Ganmain farmer Kendra Kerrisk is serving up a healthy option for breakfast – preservative and additive free, fresh rolled oats.
Kendra produces a unique product in Australia under her Brushwoods label of dehulled oats, rolled and vacuum sealed fresh rather than dried, ensuring the oats retaining their original taste and flavour.
Brushwoods fresh oats were first launched over two years ago and was a state winner in the From the Earth category in the 2019 delicious.Harvey Norman Produce Awards.
A former dairy scientist, Kendra is enjoying her transition to food production.
“It is so satisfying to deliver a beautiful product and for people to rave about it,” she said.
Normally a producer of extra virgin olive oil, Kendra was keen to value add to other crops on the family farm, Pleasant Valley.
“We are price takers for all our other crops so could see the potential there – our wheat was not reliably high grade so I concentrated on oats as most people have porridge or use oats in baking,” she said.
“We haven’t been able to find anyone who can dehull our oats in small volumes so we bought dehulled oats from a Gunnedah mill, and now roll and package them on-farm.
“As we grow the business to a turnover of at least 10 tonnes a year, then we can start dehulling our own oats.
“We source matika oats from northern Victoria and vacuum seal them rather than dry them.”
Kendra received positive feedback from friends when trialling the fresh product, encouraging her to take it to market.
“When an oat is dried, it has a slightly nutty taste whereas a fresh oat has a naturally sweet flavour,” she said.
“Porridge made with fresh oats and water is really creamy.
“A nutritional analysis shows little difference as at the end of the day they are still the same base product, but quantifying the bioavailability of nutrients in a fresh oat is the next step.”
Oats contain a gluten protein called avenin.
“Not all coeliacs are affected by avenin but one in five are, so from an Australian food labelling law we have to declare oats have a type of gluten,” Kendra said.
“We market them as fresh oats and once opened, they need to kept in the fridge or freezer.”
The oats are ideal for making granola, muesli bars, slices or biscuits.
Brushwoods exhibited at Henty’s Farm Gate pavilion for the first time last year, receiving positive feedback on the product.
“This year at Henty we will have our Brushwoods fresh rolled and steel cut oats, and groats, for taste testing and sale, plus a range of skin care products and soap made from olive oil,” Kendra said.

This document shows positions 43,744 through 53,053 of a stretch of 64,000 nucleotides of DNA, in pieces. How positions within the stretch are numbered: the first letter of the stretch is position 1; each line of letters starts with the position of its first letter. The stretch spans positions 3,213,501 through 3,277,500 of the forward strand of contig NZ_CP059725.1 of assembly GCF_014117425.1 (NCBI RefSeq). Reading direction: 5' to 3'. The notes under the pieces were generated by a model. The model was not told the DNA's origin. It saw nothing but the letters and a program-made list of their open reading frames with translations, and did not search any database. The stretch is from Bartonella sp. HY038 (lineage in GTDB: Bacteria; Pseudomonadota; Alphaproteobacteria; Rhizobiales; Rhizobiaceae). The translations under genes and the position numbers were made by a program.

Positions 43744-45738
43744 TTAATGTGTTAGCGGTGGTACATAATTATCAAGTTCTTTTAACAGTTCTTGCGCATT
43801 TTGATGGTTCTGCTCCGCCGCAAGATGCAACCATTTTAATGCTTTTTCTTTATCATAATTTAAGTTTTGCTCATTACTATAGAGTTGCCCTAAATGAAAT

Brushwoods oats are available from regional retail outlets in Coolamon, Ganmain, Wagga Wagga, and Narrandera.
“When I beg people to support Australian farmers or buy Australian product, it’s not because I personally want them to buy Brushwoods but I want our industries to be sustainable,” Kendra said.
“I want to know in the future I can buy fresh milk, seasonal vegetables and fruit, and I don’t have to buy imported product produced under different food safety regulations.
“I want to know we don’t have to eat food produced in a laboratory or supplement our diet with pills and potions because our food is not nutritionally good enough for us any more.
“To me those things are really important but a lot of people don’t realise how close we are to losing some of our industries.
“I need lots of other families to care about this as well so we can keep these industries going.”
A dairy scientist, Kendra and her family relocated from New Zealand to Australia allowing her to work in the specialist research field of robotic milking at Sydney University.
The Kerrisks invested in four farms in the Riverina, leasing them out for several years followed by sharefarming agreements.
One of the farms, “Pleasant Valley”, near Ganmain, had an established 4.8ha olive grove.
The family were driving down from Sydney on weekends to manage the olive grove but made the decision to move to Pleasant Valley permanently in early 2018.
The 17-year-old grove is planted to the oil varieties of manzanillo, Hardy’s mammoth, Wagga verdale and frantoio.
“We knew nothing about olives and didn’t buy it for the olive grove – the fact it was an award winning olive grove made me say it would be a shame to bulldoze it,” Kendra said.
“In 2014 we brought in a picking and pruning crew to get the grove back into shape.
“The grove is too small to produce a specific oil so we do a blend each year, with any left over oil made into soap.”
The first harvest of 2015 was pressed at Wollundry Grove, Wagga, and produced just 17 litres or 34 bottles.
One bottle was entered in the 16th Australian Golden Olive Awards, winning a silver medal.
The 2016 harvest resulted in 500 litres and a bronze medal in the Australian Olive Association national competition.
“Each year from there we have entered the Sydney Royal Fine Food Show as our market is predominantly NSW,” Kendra said.
“Last year we used a mechanical tree shaker and harvested 1500 litres while this year the drought affected crop resulted in just 10 per cent of trees producing fruit, yielding 25 litres.”
Kendra said customers were understanding of the seasonal nature of farming.
“We said to our customers we have appreciated your retail space until now and we encourage you to fill those spaces with other Australian olive oils while we are out of production.”